CHAPTER THREE: Sekhemib
It was late one night when he felt it: that quiet, almost unbearably drawn out moment when he knew that the time to awaken was finally upon him.
Then it passed, and he awoke.
His bandaged hands caressed the stone slab above him. It was almost the gesture of a master to an obedient guard dog.
Then, a flash: the interior of the sarcophagus lit up as brightly as a desert .
The bandaged figure cried out in a language not heard since before the Great Pyramids had been finished: “The decay! Has it really been so long?”
A quick scrabble in the cramped enclosure, and a small, secret recess was opened. A staff and a pectoral were withdrawn.
Slowly, Sekhemib closed his eyes and cast a simple spell. He then knew that it was about . But how long had the sleep been? That was always more difficult to tell.
The state of his bandages told him the sleep had been very long indeed. He concentrated on his staff. Certain gems set along its length glowed. He knew then that magic was awakening at a fast pace.
It is time, he decided, to take my place of power again.
It is a shame that no archaeologist was there to witness the rising of Sekhemib, because it would have answered so many questions: why was he buried in a sarcophagus with no coffin, for instance.
It would also have been an opportunity to see something that no one had seen in over three millennia: a mummy gasping in shock.
Where he expected the close-fit, yellow stones of his crypt, he saw white walls of an unknown substance. Where there used to be torch sconces, there were recessed holes in the ceiling emitting a glow unlike any magical light or fire he had seen before.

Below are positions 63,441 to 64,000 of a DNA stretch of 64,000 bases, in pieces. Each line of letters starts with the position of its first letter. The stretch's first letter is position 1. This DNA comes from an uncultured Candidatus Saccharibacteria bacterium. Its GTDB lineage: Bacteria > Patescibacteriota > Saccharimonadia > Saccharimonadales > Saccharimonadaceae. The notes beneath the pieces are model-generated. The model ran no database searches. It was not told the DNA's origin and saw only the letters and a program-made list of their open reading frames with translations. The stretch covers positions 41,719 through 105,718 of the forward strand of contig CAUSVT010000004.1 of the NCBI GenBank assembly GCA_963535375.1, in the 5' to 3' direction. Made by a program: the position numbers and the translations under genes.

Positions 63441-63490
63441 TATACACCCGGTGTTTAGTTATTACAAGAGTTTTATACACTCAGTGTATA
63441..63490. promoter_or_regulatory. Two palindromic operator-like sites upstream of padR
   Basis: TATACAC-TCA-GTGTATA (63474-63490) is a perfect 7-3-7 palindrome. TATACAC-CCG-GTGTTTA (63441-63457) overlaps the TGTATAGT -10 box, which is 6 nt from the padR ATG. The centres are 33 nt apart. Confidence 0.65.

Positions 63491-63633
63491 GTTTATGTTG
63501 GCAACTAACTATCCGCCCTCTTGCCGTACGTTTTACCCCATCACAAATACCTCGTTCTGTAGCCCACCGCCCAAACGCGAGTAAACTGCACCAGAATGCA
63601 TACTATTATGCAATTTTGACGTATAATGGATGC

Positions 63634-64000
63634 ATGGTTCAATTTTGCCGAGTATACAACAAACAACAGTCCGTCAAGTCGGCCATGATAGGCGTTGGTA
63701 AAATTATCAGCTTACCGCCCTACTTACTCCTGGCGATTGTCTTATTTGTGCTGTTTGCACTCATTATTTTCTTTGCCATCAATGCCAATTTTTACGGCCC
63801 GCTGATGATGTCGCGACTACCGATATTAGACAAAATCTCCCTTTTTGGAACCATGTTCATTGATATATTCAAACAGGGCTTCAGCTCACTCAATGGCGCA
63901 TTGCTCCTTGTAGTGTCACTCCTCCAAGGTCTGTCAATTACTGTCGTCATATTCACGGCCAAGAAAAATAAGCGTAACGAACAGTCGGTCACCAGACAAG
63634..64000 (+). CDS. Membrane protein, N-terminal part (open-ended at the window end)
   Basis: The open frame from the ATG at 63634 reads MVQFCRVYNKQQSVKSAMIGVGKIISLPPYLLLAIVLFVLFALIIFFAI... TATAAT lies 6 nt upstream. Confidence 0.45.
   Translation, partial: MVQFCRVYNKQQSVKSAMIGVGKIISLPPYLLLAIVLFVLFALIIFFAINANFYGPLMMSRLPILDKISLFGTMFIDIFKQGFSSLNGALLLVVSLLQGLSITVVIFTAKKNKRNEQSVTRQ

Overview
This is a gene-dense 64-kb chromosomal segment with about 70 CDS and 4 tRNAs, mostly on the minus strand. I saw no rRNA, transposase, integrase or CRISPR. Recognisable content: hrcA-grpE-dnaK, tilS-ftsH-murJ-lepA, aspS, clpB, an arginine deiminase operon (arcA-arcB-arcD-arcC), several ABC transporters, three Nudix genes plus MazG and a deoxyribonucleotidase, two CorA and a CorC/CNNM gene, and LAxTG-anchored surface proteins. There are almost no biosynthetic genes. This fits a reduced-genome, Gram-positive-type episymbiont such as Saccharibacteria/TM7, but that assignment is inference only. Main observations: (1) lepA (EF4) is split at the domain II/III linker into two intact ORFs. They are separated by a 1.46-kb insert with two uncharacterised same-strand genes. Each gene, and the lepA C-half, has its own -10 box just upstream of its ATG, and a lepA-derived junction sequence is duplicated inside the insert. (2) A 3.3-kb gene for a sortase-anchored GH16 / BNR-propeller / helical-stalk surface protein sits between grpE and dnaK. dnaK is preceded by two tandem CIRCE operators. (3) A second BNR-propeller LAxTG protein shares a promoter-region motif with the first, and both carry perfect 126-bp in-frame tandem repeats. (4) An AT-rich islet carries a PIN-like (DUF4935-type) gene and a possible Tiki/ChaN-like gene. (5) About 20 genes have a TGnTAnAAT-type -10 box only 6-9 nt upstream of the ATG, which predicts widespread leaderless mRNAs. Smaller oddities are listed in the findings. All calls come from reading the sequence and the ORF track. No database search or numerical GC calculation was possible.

Someone had dared to move his sarcophagus.
His anger was quickly replaced by terror. What situation do I now find myself in? he asked himself. Will the powers who rule here know the name of Sekhemib and quake? Or am I the one who should fear them?
The lights were what he focused most on, sitting in his half-open sarcophagus. It is far too early for these to be magical lights, he thought. The rate of awakening is too quick, the learning curve too steep.
The humans have a grasp of technology, he realized, far in advance of anything I had previously dreamed.
He regretted, then and there, his decision to let the priests learn to read and write. That was the first push that allowed learning to supercede the short individual lives and become permanent. Every generation then knew a little more than the last.
This is terrible, Sekhemib thought. I may not be able to control them at all, if they have this sort of power.
Just then, a man ran into the room. He skidded to a stop.
“Barhg srowng sroe!” the man said. Or, at least, that’s as close as Sekhemib could understand him. He fixed his eyes on the man. The man wore strange garb, not a robe at all, but a set of clothes that lay much closer to the body. The shoes completely covered the feet. He wore nothing at all on his head, and though he seemed to be well into adulthood, had shaved so that he had no beard at all.
A droning sound erupted from Sekhemib’s throat. Soon the man stopped shouting, then stood as if stunned.
Sekhemib crawled from his sarcophagus and walked towards the man. Fangs erupted from his withered smile.
With a clang, Sekhemib crashed against an invisible wall. He nearly lost concentration on his spell. “Osiris on a stick!” he swore, and redoubled his efforts on keeping the man under his will.
Once it was clear the trance had been maintained, he examined this wall. It was of an unknown substance, but not quite invisible, now that he knew it was there. It was remarkably smooth and completely flat. There were four of them, all the way around his sarcophagus.
Looking up, he saw that the ceiling was a good six meters up, but the walls only extended three meters or so.
With a chuckle, he crouched and leapt over the wall.
Time for a quick snack while I consider my options, he thought. Better keep this one alive. He was easily entranced, and undoubtedly has information I need.